Bruce Arena's approach to team-building is predictable. He identifies a veteran core of guys who he thinks he can win with, and then sloooowly adds and subtracts pieces from the group. Sometimes he waits a little too long to get those new faces into the mix. More often in the past, he's held on too long to the "loyal, energetic gamer" types who keep their mouths shut, do the dirty work and don't get overawed by big moments.
Arena is probably a better coach now than he was 11 years ago, when he last managed the USMNT. But he is still Bruce, and trust goes a long way, and if you thought that the USMNT squad for the upcoming qualifiers would be anything but "veteran laden," you were comically mistaken. Arena was not about to leave qualification in the hands (at the feet?) of a group of relative neophytes, no matter how talented.
This squad has 16 holdovers from the 2014 World Cup, and the other 11 members are all – with one exception(*) – guys who've been through CONCACAF battles with either club or country. Nobody's going to go out there against Trinidad & Tobago, or go down to the Azteca and be surprised by the intensity, the officiating, the challenges, the crowd, the diving, the pressure, etc. etc. etc.
(*)The one exception is Ethan Horvath, who's either the third or fourth 'keeper with this group, and will be along for the trip to get some experience just as Tim Howard and Brad Guzan did last decade.
A Few Notes:
The inclusion of Horvath and Nick Rimando doesn't mean that Bill Hamid or David Bingham or any of the other young-ish 'keepers who've gotten cups of coffee with the US before are on the outs. If Hamid plays in the coming months as he's played in the last two weeks, he'll be in every discussion henceforth, and Bingham has bounced back after a miserable start to his 2017 season.
But it doesn't make sense to tear either of those guys away from their MLS clubs for this extended camp when none of them stands a chance of playing. Horvath's season is over in Belgium, so bringing him instead makes sense.
- Zimmerman's been part of two camps already this year, and would've been fifth on the depth chart at CB for the US this time around. It looks like he's been replaced here by his club teammate, Matt Hedges, who left the January camp early due to injury and wasn't called for the March qualifiers (Zimmerman was). This is smart from Arena, who's getting both guys used to being around the team to varying degrees, and will hopefully call them both in for the Gold Cup.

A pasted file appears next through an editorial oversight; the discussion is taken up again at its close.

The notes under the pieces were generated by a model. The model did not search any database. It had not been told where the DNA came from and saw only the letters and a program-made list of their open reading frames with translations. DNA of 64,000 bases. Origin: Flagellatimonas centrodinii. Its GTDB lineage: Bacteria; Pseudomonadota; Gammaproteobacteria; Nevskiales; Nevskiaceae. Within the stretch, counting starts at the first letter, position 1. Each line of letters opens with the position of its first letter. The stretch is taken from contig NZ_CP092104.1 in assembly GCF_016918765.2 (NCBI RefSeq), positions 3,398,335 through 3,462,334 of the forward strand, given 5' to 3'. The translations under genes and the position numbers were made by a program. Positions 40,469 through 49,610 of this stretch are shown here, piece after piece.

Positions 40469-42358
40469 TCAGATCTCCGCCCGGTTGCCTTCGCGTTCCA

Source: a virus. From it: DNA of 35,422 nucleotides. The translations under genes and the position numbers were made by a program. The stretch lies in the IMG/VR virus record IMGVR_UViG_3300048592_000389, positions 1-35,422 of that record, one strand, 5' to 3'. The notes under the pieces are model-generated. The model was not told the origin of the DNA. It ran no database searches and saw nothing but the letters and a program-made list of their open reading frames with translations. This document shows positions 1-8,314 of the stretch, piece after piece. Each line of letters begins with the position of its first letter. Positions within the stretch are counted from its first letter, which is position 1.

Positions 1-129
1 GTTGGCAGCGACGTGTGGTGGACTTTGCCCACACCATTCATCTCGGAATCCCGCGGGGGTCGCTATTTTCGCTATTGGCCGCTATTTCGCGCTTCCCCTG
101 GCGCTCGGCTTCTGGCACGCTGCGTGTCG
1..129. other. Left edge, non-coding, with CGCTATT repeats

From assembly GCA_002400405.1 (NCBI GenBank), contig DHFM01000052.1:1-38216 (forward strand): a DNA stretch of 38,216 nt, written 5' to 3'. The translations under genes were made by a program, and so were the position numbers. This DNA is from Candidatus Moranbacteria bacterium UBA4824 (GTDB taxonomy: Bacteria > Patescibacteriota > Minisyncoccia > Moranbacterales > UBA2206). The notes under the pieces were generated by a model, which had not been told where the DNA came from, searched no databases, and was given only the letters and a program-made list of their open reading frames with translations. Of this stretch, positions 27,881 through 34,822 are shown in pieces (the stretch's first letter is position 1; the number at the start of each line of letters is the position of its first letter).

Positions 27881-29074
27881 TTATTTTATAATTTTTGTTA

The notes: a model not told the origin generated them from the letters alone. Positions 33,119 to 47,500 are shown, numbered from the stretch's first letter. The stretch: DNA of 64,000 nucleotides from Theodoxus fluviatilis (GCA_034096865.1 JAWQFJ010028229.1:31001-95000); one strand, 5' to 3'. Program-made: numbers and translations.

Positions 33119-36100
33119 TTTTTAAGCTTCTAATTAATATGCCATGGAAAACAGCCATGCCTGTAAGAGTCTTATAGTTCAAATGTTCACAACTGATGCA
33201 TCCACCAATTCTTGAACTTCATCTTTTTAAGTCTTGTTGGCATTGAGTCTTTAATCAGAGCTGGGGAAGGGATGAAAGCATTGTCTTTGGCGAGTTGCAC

- It appears that DaMarcus Beasley beat Garza out for the backup left back spot behind Jorge Villafaña. I'm fine with that, since Beasley's a guy you are 100 percent certain you can throw into the cauldron without fear of him being overwhelmed by the moment.
- Lichaj's omission – he's an in-his-prime fullback who's equally adept on either side, and who has a ton of top flight experience – but Arena, for whatever reason, preferred Timmy Chandler as (presumably) DeAndre Yedlin's backup. I disagree, but fair enough.
- It's a fair bet Williams gets a featured role with the Gold Cup team this summer. But for the time being it looks like Arena preferred Dax McCarty for the backup d-mid spot.
There is depth everywhere except for the No. 10 position, which is all Christian Pulisic's. Between him and Clint Dempsey and Fabian Johnson and Darlington Nagbe, there should be enough creativity to go around – with or without Pulisic, there's more attacking talent here than Arena's predecessor, Jurgen Klinsmann, habitually called in.
Bobby Wood and Jordan Morris have both been slowed by injury over the last several months, but I can't profess to being any kind of shocked that they're both on this roster. I am, though, slightly surprised that the forward pool is only four deep at this time. I could happily have talked myself into a C.J. Sapong or Christian Ramirez invite.
Paul Arriola wasn't great during the second half of the Clausura, but he's one of just a few guys on this roster who are comfortable as true, wide midfielders (Pulisic and Johnson are the others). He has a very specific role, and let's give the kid credit: He's been very good at filling that role when called upon in Red, White and Blue.
Kellyn Acosta and Alejandro Bedoya are both here to be varying types of No. 8s. Either would be comfortable as a shuttler if Arena opts for the 4-1-3-2 he deployed in that huge win over Honduras, and either would be comfortable as Michael Bradley's central midfield partner should Arena opt for the flatter 4-4-2 – with, say, Pulisic and Johnson cutting inside from the wings – that he tried with less success at Panama.
This is the role Jermaine Jones has played for the vast majority of his USMNT career. It'll be interesting to see how the US go about filling that spot now that Jones is, for the time being, unavailable.
Here's my Best Guess XI vs. T&T:
Against Mexico, sub in Omar Gonzalez for John Brooks and Wood for Jozy Altidore.
|GK||Brad Guzan (Atlanta United)|
|GK||Ethan Horvath (Club Brugge)|
|GK||Tim Howard (Colorado Rapids)|
|GK||Nick Rimando (Real Salt Lake)|
|D||Matt Besler (Sporting KC)|
|D||John Brooks (Hertha Berlin)|
|D||DaMarcus Beasley (Houston Dynamo)|
|D||Geoff Cameron (Stoke City)|
|D||Timmy Chandler (Eintracht Frankfurt)|
|D||Omar Gonzalez (Pachuca)|
|D||Matt Hedges (FC Dallas)|
|D||Tim Ream (Fulham)|
|D||Jorge Villafaña (Santos Laguna)|
|D||DeAndre Yedlin (Newcastle United)|
|D||Graham Zusi (Sporting KC)|
|M||Kellyn Acosta (FC Dallas)|
|M||Paul Arriola (Club Tijuana)|
|M||Alejandro Bedoya (Philadelphia Union)|
|M||Michael Bradley (Toronto FC)|
|M||Fabian Johnson (Borussia Monchengladbach)|
|M||Dax McCarty (Chicago Fire)|
|M||Darlington Nagbe (Portland Timbers)|
|M||Christian Pulisic (Borussia Dortmund)|
|F||Jozy Altidore (Toronto FC)|
|F||Clint Dempsey (Seattle Sounders)|
|F||Jordan Morris (Seattle Sounders)|
|F||Bobby Wood (Hamburg)|